Party platform may need to be revisited

If gerrymandering and voter suppression are the only way to get your candidates elected, maybe it is time to revisit your party platform.

Diana Germain

Chippewa Falls

Important work still ahead for president

While we await the Electoral College outcome of the presidential race on Dec. 14, we have plenty of time to speculate about the future role of Joe Biden and Donald Trump in the years ahead. What could be more fun?

In my Leader-Telegram letter of Dec. 12, 2019, I estimated that Trump’s popular vote count would rise from 63 million in 2016 to 69 million in 2020. I was way low, as he garnered over 72 million. Assuming the most votes ever cast for a Republican presidential candidate are not enough to secure another term, let’s project the next four years for Trump.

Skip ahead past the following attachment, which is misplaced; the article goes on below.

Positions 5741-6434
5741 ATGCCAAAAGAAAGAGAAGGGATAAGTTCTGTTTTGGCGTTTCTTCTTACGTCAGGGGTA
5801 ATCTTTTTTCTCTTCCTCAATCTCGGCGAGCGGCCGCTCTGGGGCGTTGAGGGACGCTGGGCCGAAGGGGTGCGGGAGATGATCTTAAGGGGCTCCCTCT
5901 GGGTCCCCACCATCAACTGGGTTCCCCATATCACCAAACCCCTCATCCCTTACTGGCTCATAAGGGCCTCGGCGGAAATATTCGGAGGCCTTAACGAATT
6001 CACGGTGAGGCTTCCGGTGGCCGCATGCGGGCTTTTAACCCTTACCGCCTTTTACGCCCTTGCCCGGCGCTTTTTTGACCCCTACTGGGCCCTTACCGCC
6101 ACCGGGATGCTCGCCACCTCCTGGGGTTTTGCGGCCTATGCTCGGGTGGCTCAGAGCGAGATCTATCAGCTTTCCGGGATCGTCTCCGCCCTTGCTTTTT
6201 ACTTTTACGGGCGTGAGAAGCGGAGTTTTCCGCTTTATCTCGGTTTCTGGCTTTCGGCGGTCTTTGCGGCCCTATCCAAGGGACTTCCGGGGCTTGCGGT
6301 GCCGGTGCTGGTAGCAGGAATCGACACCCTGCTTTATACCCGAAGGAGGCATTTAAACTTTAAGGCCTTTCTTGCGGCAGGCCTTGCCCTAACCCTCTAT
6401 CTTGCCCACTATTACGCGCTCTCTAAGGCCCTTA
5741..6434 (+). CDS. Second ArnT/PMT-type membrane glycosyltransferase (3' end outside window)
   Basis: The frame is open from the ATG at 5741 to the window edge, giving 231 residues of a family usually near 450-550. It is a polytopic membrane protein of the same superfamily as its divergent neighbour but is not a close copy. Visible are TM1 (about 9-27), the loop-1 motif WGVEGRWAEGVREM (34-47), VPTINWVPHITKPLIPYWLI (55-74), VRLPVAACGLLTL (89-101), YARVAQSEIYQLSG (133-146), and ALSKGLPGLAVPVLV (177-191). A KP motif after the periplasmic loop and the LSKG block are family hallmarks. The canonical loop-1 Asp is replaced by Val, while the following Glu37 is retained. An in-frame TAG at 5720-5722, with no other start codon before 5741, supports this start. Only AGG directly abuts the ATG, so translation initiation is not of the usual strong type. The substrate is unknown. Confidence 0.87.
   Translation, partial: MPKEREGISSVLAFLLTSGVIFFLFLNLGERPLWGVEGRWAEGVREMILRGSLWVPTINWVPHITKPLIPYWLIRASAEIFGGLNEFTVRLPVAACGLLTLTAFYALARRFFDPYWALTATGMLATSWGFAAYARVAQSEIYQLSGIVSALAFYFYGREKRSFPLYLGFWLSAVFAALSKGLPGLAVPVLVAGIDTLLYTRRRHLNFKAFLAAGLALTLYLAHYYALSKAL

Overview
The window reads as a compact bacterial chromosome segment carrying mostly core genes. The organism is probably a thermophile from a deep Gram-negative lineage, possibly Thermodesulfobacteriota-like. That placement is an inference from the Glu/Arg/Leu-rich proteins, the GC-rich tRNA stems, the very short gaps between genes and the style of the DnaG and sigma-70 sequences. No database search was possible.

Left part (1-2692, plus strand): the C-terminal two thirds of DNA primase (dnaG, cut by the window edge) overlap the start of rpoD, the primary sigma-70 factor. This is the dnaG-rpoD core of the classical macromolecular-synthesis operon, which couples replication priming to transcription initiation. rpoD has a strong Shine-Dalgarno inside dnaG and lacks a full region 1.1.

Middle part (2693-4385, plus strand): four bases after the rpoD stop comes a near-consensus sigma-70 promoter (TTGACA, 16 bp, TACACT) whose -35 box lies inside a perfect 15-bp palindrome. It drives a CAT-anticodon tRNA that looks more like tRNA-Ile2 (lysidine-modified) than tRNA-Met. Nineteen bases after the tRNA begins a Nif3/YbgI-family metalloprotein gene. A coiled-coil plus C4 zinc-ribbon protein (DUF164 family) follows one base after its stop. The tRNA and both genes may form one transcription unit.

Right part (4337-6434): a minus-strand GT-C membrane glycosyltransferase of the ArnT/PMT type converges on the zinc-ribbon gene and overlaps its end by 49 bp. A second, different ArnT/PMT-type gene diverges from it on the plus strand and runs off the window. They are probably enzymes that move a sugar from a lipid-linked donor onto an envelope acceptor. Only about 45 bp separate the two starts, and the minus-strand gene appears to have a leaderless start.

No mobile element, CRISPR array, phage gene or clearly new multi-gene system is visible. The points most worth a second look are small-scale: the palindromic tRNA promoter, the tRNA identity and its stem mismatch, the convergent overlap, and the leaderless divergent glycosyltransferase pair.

I can’t imagine him simply going back to his international real estate empire when his super talented kids could do nicely without him. I think he’ll use some of his billions, along with a group of likeminded investors, to establish the America First Media Group.

To dominate talk radio, I think he’ll buy the EIB Network from his good buddy Rush Limbaugh. He could even co-host the daily shows on occasion.

Since Fox News is now evolving into just another Democratic Party “mainstream media” outlet, he’ll want to perhaps buy or merge with Newsmax to instantly become the cable channel with the largest audience. The new media mogul could lure folks like Stuart Varney, Tucker Carlson, Laura Ingraham, Jeanine Pirro and Mark Levin from Fox in a heartbeat.

In his spare time, Trump can continue to hold unto his 72 million faithful voters as he prepares for his upcoming challenge of President Kamala Harris in 2024. Oops, I guess I let slip what I think Biden’s role will be if actually elected; a placeholder for a minimum number of months until he returns to his basement in permanent debilitated retirement.

David Hanvelt

Eau Claire